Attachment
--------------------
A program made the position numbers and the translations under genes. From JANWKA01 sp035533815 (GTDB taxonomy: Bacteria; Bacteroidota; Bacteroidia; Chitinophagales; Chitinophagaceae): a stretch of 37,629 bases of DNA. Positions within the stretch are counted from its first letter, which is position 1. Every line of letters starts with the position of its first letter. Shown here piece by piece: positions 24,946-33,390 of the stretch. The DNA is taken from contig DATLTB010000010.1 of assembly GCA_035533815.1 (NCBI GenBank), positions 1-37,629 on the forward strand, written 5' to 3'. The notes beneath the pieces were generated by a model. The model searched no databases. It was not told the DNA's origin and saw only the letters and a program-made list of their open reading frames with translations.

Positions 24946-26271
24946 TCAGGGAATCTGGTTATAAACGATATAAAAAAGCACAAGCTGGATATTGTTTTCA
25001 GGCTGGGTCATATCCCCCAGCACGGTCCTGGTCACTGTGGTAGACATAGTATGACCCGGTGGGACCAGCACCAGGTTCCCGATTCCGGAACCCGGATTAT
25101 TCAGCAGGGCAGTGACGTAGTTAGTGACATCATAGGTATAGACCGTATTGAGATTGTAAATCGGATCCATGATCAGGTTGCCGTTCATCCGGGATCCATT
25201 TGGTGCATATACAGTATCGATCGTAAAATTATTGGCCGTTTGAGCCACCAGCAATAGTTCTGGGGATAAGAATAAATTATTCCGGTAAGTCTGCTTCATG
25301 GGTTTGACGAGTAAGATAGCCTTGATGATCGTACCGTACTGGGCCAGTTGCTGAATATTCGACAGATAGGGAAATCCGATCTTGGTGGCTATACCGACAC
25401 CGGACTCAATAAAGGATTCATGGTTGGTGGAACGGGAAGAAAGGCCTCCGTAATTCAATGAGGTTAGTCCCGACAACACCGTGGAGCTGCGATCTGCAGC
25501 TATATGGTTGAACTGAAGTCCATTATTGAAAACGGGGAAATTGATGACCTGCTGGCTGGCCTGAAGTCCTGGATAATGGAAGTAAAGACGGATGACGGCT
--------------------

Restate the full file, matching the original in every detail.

A program made the position numbers and the translations under genes. From JANWKA01 sp035533815 (GTDB taxonomy: Bacteria; Bacteroidota; Bacteroidia; Chitinophagales; Chitinophagaceae): a stretch of 37,629 bases of DNA. Positions within the stretch are counted from its first letter, which is position 1. Every line of letters starts with the position of its first letter. Shown here piece by piece: positions 24,946-33,390 of the stretch. The DNA is taken from contig DATLTB010000010.1 of assembly GCA_035533815.1 (NCBI GenBank), positions 1-37,629 on the forward strand, written 5' to 3'. The notes beneath the pieces were generated by a model. The model searched no databases. It was not told the DNA's origin and saw only the letters and a program-made list of their open reading frames with translations.

Positions 24946-26271
24946 TCAGGGAATCTGGTTATAAACGATATAAAAAAGCACAAGCTGGATATTGTTTTCA
25001 GGCTGGGTCATATCCCCCAGCACGGTCCTGGTCACTGTGGTAGACATAGTATGACCCGGTGGGACCAGCACCAGGTTCCCGATTCCGGAACCCGGATTAT
25101 TCAGCAGGGCAGTGACGTAGTTAGTGACATCATAGGTATAGACCGTATTGAGATTGTAAATCGGATCCATGATCAGGTTGCCGTTCATCCGGGATCCATT
25201 TGGTGCATATACAGTATCGATCGTAAAATTATTGGCCGTTTGAGCCACCAGCAATAGTTCTGGGGATAAGAATAAATTATTCCGGTAAGTCTGCTTCATG
25301 GGTTTGACGAGTAAGATAGCCTTGATGATCGTACCGTACTGGGCCAGTTGCTGAATATTCGACAGATAGGGAAATCCGATCTTGGTGGCTATACCGACAC
25401 CGGACTCAATAAAGGATTCATGGTTGGTGGAACGGGAAGAAAGGCCTCCGTAATTCAATGAGGTTAGTCCCGACAACACCGTGGAGCTGCGATCTGCAGC
25501 TATATGGTTGAACTGAAGTCCATTATTGAAAACGGGGAAATTGATGACCTGCTGGCTGGCCTGAAGTCCTGGATAATGGAAGTAAAGACGGATGACGGCT